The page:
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Islam and 'international Jihad'

Extract from Senator Bernardi's book, "The Conservative Revolution"

......Similarly we have the increasing indulgence of a totalitarian political agenda in the guise of the religion of Islam. The fact that the Islamic political and religious ideology is incompatible with Western culture has been demonstrated throughout history. Churchill wrote in The River War (1899): "No stronger retrograde force exists in the world. Far from being moribund, Mohammedanism is a militant and proselytising faith. It has already spread throughout Central Africa, raising fearless warriors at every step; and were it not that Christianity is sheltered in the strong arms of science - the science against which it had vainly struggled - the civilisation of modern Europe might fall, as fell the civilisation of ancient Rome."

Brilliant a political leader that Churchill was, this was no original insight. In 1835, Alexis de Tocqueville reflected in his Democracy in America: "Muhammad brought down from heaven and put into the Koran not religious doctrines only, but political maxims, criminal and civil laws, and scientific theories. The Gospels on the other hand, deal only with the general relations between man and God and between man and man. Beyond that, they teach nothing and do not oblige people to believe anything. That alone, among a thousand reasons, is enough to show that Islam will not be able to hold its power long in ages of enlightenment and democracy, while Christianity is destined to reign in such ages, as in all others."

It seems that with the embrace of a secular equality devoid of moral grounding, most of our political elite now find it impossible to draw what were once obvious qualitative distinctions between religious world-views and philosophies of life. No doubt this is the result of people's desire to avoid bigotry and 'discrimination', but what it has actually achieved is an impoverished political debate. Instead of being 'enlightened', political discourse has in fact become less able to tackle uncomfortable truths.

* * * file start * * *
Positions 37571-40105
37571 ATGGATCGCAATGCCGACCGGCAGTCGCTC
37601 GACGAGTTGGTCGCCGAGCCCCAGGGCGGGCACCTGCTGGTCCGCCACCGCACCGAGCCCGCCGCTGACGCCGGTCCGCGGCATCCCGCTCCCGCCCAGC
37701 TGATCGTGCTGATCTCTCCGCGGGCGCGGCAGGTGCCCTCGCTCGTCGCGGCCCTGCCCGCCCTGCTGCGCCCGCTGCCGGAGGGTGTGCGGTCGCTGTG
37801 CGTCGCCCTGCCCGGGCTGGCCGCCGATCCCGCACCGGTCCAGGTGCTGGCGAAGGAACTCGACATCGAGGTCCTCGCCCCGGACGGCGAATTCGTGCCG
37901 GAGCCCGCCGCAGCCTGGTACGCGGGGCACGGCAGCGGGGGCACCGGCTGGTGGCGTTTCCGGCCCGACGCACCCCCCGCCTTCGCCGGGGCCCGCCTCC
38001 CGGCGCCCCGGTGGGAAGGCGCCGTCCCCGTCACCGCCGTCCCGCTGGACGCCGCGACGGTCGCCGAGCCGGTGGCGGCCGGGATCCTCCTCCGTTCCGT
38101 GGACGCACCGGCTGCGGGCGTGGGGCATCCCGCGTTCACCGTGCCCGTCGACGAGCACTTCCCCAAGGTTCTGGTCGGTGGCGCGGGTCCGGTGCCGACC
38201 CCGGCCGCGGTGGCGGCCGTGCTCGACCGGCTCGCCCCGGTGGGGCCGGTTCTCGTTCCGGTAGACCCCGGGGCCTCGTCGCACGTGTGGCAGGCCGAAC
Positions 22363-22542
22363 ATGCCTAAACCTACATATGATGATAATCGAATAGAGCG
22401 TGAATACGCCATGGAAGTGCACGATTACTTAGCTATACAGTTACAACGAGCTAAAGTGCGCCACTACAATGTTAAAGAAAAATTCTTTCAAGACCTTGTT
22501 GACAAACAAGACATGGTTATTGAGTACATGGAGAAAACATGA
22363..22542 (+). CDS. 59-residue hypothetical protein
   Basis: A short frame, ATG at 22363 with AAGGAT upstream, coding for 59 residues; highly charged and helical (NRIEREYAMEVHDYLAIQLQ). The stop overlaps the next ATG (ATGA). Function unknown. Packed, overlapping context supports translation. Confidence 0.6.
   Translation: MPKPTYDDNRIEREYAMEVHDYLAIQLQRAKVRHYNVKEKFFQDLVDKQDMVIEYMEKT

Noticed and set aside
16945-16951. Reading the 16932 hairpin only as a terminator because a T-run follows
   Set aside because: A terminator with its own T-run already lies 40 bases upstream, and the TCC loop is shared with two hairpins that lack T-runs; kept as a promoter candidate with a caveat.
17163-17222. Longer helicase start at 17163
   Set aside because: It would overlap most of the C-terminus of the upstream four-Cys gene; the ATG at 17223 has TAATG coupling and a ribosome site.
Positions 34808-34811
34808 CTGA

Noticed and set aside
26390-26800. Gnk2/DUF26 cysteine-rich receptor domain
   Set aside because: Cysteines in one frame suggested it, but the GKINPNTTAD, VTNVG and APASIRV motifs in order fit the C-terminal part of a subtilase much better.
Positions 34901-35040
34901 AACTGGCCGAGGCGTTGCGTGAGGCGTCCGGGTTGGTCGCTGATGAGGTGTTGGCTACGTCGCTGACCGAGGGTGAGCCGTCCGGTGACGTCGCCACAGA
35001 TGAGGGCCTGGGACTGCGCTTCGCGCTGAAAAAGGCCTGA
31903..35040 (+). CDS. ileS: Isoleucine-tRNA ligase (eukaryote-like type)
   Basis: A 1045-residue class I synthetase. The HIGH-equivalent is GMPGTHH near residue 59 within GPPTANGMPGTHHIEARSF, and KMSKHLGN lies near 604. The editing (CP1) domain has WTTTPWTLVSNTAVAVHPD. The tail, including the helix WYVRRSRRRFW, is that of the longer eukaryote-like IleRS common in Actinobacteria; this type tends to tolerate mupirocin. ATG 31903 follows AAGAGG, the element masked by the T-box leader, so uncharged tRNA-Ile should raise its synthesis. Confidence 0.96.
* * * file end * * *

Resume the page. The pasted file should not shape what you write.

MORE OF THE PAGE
Tocqueville and Churchill had reason to make their observations about the nature of Islam, so many decades ago, but these reasons are with us today. It does say quite a great deal about the poor state of contemporary political leadership when merely acknowledging the obvious is considered 'controversial' or a sign of bad character.

Earlier I recounted Cardinal Pell's comment that our Western concept of human dignity is necessarily derived from our uniquely Christian cultural heritage. Pell made this observation by contrasting it with Islam: "It is frequently observed today in relation to events in the Arab world that democracy is not something that can be imposed; that democracy needs a certain sort of culture to make it possible. For the West, that culture is fundamentally Christian".

In considering Islam, it is important for conservatives to separate the edicts of Islam from the practice of many socalled 'secular' Muslims. These are the many Muslims who practise the spiritual aspects of their personal faith or adhere to daily customs in their life routines, but do not necessarily follow the teachings of the trilogy of Islamic texts (Quran, Hadith and Sira) which are dominated by matters perhaps better described as political, not spiritual. Often these are people who are Muslim by cultural practice and tradition rather than through strong religious belief. In considering these people as 'moderate Muslims', one must recognise that there is no such thing as moderate Islam because the Islamic doctrines are very clear.

This is apparent not only from the demands of the Islamic tradition itself, particularly in light of the absence from its worldview of any separation of religion and state, but also according to the pronouncements of modern Islamic political leaders. For example, the Prime Minister of Turkey, Recep Tayyip Erdogan, forthrightly rejected the concept of a 'moderate Islam.' In August of 2007 he bluntly said: These descriptions are very ugly, it is offensive and an insult to our religion. There is no moderate or immoderate Islam. Islam is Islam and that's it.

These are not the words of an 'Islamophobe', they are the words of a Muslim head of state of a secular country where over 99 per cent of the population identify as Muslim.The Islamic doctrine commands Muslims to establish Sharia (or Islamic law) wherever Muslims settle in significant populations. The Sharia, based upon the Quran, Sira and Hadith (which are oral and recorded traditions used to interpret the Sharia), forms a code which dictates the life routines of its adherents to the smallest detail, even which hand a Muslim should use when greeting a 'non-believer.' Ultimately, it commands Muslims to impose Islam on the entire world and to use jihad (or holy war) in their quest for political domination.